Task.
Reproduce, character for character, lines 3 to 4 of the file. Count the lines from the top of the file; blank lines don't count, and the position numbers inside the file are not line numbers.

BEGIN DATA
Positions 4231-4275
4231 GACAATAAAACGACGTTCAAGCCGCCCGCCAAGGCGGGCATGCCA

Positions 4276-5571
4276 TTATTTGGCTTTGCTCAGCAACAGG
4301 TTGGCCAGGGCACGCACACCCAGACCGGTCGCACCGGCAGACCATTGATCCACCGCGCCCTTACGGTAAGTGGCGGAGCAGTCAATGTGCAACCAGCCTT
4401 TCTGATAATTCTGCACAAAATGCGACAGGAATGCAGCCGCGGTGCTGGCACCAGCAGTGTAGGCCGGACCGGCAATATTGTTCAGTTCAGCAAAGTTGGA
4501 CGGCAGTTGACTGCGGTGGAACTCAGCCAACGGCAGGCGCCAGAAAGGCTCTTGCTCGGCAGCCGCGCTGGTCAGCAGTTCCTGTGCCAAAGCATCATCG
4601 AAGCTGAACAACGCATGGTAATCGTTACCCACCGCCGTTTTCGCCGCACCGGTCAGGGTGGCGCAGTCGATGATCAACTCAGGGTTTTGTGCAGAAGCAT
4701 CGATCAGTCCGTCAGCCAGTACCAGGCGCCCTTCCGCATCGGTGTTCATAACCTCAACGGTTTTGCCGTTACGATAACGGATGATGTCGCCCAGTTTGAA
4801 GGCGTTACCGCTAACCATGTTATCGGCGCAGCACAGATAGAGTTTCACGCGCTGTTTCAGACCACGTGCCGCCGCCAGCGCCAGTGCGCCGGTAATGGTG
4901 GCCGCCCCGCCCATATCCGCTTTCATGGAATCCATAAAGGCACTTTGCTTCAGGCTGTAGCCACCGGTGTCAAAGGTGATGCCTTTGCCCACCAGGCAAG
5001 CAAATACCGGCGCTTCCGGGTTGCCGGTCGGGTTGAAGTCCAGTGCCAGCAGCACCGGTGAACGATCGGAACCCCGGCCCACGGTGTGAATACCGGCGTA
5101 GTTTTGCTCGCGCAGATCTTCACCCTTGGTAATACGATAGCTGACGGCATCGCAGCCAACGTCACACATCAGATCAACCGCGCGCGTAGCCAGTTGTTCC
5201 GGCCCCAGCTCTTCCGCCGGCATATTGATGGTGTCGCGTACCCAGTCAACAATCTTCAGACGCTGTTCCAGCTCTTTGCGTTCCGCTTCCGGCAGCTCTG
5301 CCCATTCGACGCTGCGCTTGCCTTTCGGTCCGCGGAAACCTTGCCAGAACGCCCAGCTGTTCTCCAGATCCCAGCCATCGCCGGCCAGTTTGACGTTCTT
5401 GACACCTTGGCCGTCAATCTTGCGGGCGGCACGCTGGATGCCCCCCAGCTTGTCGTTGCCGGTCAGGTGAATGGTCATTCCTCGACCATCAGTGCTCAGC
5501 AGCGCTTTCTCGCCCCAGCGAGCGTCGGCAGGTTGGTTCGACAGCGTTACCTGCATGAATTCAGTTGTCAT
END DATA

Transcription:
Positions 4276-5571
4276 TTATTTGGCTTTGCTCAGCAACAGG